Top Creative Team Awaits Suitable "Phyllis" In Roundabout Follies

News   Top Creative Team Awaits Suitable "Phyllis" In Roundabout Follies A Broadway theatre and a top creative team have been confirmed for Roundabout's upcoming revival of Stephen Sondheim's Follies. Previews for the Stephen Sondheim and James Goldman (book) musical are tentatively scheduled for Mar. 6, 2001, with an early April opening. Matthew Warchus will direct the show.

A Broadway theatre and a top creative team have been confirmed for Roundabout's upcoming revival of Stephen Sondheim's Follies. Previews for the Stephen Sondheim and James Goldman (book) musical are tentatively scheduled for Mar. 6, 2001, with an early April opening. Matthew Warchus will direct the show.

The Belasco Theatre has been chosen for the Follies revival next March. Production sources now also confirm that the Follies creative team comprises scenic designer Mark Thompson, costume designer Theoni V. Aldridge (The Best Man), lighting designer Hugh Vanstone, sound designer Jonathan Deans, orchestrator Jonathan Tunick, musical director Eric Stern and choreographer Kathleen Marshall (Seussical).

It has been confirmed by Warchus that Treat Williams, Judith Ivey and Gregory Harrison make up three of the four core principals in the cast. The part of "Phyllis" has not been cast and no formal announcement of the company will be made until a Phyllis has been selected, production sources told Playbill On-Line.

As of last week no contracts had been signed, even for the three lead players said to be linked to the project.

* As reported earlier, actor Treat Williams says he is definitely playing Buddy in the Roundabout revival of Follies "I first saw the show when I was a freshman in college," Williams told Playbill On-Line on Sept. 7, "and I've been singing those songs ever since." Abiding by the company's strategy of holding any announcement on the cast until all of the core four players are in place, Williams would say only that he had not heard whether "Phyllis" had been cast. Even so, Williams was clearly enthused about doing the Sondheim the project. "I would have played one of the chorus girls...providing they had the right costume," Williams said.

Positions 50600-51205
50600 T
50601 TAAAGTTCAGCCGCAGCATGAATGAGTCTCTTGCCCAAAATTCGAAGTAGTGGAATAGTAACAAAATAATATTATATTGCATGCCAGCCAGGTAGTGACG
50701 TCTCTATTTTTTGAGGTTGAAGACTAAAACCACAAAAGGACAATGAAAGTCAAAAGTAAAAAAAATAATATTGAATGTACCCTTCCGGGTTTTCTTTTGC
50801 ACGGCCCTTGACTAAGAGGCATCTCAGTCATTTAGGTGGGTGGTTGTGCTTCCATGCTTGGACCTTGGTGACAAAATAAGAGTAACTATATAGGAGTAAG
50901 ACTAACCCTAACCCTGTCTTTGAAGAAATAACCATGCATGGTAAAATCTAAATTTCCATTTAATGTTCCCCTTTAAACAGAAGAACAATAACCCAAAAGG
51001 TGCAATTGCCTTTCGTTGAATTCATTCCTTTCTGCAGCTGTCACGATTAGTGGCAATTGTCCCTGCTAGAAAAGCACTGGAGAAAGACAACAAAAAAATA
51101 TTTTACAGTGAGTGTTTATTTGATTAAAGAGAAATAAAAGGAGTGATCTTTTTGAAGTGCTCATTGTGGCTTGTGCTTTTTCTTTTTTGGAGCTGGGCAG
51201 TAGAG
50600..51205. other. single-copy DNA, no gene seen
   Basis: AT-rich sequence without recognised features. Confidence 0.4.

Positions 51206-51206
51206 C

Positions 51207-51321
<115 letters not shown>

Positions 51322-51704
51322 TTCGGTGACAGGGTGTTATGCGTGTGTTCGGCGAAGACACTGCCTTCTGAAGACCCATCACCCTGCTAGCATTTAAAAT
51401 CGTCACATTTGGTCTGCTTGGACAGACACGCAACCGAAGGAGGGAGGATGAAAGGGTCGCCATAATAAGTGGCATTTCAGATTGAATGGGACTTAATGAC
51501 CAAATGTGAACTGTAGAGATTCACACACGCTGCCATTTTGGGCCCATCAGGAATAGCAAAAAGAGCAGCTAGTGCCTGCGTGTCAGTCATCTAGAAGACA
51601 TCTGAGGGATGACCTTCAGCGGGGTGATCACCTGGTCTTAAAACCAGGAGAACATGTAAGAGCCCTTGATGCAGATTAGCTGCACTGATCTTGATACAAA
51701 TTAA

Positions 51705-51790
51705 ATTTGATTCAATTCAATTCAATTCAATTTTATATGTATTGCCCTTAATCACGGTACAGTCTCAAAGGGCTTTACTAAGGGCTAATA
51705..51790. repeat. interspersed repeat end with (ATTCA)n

The production of Follies requires the staging of a decrepit theatre, and the Belasco has experienced similar dramatic transformation: The original production of the Rocky Horror Show took place there in 1975, when theatre seats were removed to create a cafe setting for that show.

Speculation and intrigue have surrounded the development of the revival of Follies since January when, in a joint statement provided exclusively to Playbill On-Line, Follies' composer Stephen Sondheim and Bobby Goldman (widow of Follies book writer, James Goldman) stated that the upcoming New York production of the 1971 musical was not a certainty. "Although several reports have recently appeared, there are currently no specific plans for a New York production of Follies," the statement read. "We're thrilled that there is so much interest in the possibility. If a new production of Follies ever becomes a reality, we will be delighted to share the news."

Director Warchus staged the Olivier Award and Tony Award-winning play Art, and the recent Broadway production of Sam Shepard's True West.

The original Hal Prince production of Stephen Sondheim's Follies in 1971 was co-directed by Prince and Michael Bennett. Bennett choreographed the show. Costumes were by Florence Klotz. In all, the show ran 522 performances and won seven Tony Awards. With book by James Goldman and sets by Boris Aronson, Follies had a pre-Broadway run at Boston's Colonial Theatre before opening on Broadway at the Winter Garden. Broadway's original Follies closed in 1972. The show employs a then-and-now look at a chorus line, portraying the aging cast members at a 1971 reunion juxtaposed with their "younger selves."

The New York Philharmonic performed a successful concert version of Follies in 1985 at Lincoln Center's Avery Fisher Hall. That performance, which was recorded for RCA and produced by Thomas Z. Shepard, featured Barbara Cook, Carol Burnett, Lee Remick, Mandy Patinkin and Elaine Stritch.